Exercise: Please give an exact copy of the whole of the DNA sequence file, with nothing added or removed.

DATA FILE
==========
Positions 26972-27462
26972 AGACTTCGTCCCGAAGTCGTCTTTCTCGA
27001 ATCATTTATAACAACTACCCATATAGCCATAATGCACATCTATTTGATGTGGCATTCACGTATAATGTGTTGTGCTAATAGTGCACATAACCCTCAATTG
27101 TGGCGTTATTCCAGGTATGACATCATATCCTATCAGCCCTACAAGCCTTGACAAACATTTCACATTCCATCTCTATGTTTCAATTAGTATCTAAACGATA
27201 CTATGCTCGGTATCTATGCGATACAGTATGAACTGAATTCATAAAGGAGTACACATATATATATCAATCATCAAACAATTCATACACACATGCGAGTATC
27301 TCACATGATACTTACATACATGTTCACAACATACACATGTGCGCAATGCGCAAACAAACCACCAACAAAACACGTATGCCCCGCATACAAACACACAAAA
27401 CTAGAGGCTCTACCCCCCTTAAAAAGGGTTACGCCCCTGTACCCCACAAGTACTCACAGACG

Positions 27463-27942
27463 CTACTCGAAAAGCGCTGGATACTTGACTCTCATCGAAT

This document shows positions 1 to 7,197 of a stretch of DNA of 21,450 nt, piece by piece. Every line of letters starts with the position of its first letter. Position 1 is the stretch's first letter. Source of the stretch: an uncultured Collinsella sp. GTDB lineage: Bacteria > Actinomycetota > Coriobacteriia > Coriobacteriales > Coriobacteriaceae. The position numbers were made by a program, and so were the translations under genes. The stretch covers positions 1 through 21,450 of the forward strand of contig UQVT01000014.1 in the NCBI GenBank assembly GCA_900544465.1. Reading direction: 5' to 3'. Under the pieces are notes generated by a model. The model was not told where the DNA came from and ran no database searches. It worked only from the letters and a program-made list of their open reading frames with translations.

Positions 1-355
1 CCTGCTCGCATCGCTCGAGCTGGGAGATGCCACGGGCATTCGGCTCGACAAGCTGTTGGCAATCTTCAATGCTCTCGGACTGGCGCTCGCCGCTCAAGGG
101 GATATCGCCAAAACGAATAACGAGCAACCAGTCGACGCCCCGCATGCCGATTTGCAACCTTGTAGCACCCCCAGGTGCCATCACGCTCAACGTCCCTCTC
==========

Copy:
Positions 26972-27462
26972 AGACTTCGTCCCGAAGTCGTCTTTCTCGA
27001 ATCATTTATAACAACTACCCATATAGCCATAATGCACATCTATTTGATGTGGCATTCACGTATAATGTGTTGTGCTAATAGTGCACATAACCCTCAATTG
27101 TGGCGTTATTCCAGGTATGACATCATATCCTATCAGCCCTACAAGCCTTGACAAACATTTCACATTCCATCTCTATGTTTCAATTAGTATCTAAACGATA
27201 CTATGCTCGGTATCTATGCGATACAGTATGAACTGAATTCATAAAGGAGTACACATATATATATCAATCATCAAACAATTCATACACACATGCGAGTATC
27301 TCACATGATACTTACATACATGTTCACAACATACACATGTGCGCAATGCGCAAACAAACCACCAACAAAACACGTATGCCCCGCATACAAACACACAAAA
27401 CTAGAGGCTCTACCCCCCTTAAAAAGGGTTACGCCCCTGTACCCCACAAGTACTCACAGACG

Positions 27463-27942
27463 CTACTCGAAAAGCGCTGGATACTTGACTCTCATCGAAT

This document shows positions 1 to 7,197 of a stretch of DNA of 21,450 nt, piece by piece. Every line of letters starts with the position of its first letter. Position 1 is the stretch's first letter. Source of the stretch: an uncultured Collinsella sp. GTDB lineage: Bacteria > Actinomycetota > Coriobacteriia > Coriobacteriales > Coriobacteriaceae. The position numbers were made by a program, and so were the translations under genes. The stretch covers positions 1 through 21,450 of the forward strand of contig UQVT01000014.1 in the NCBI GenBank assembly GCA_900544465.1. Reading direction: 5' to 3'. Under the pieces are notes generated by a model. The model was not told where the DNA came from and ran no database searches. It worked only from the letters and a program-made list of their open reading frames with translations.

Positions 1-355
1 CCTGCTCGCATCGCTCGAGCTGGGAGATGCCACGGGCATTCGGCTCGACAAGCTGTTGGCAATCTTCAATGCTCTCGGACTGGCGCTCGCCGCTCAAGGG
101 GATATCGCCAAAACGAATAACGAGCAACCAGTCGACGCCCCGCATGCCGATTTGCAACCTTGTAGCACCCCCAGGTGCCATCACGCTCAACGTCCCTCTC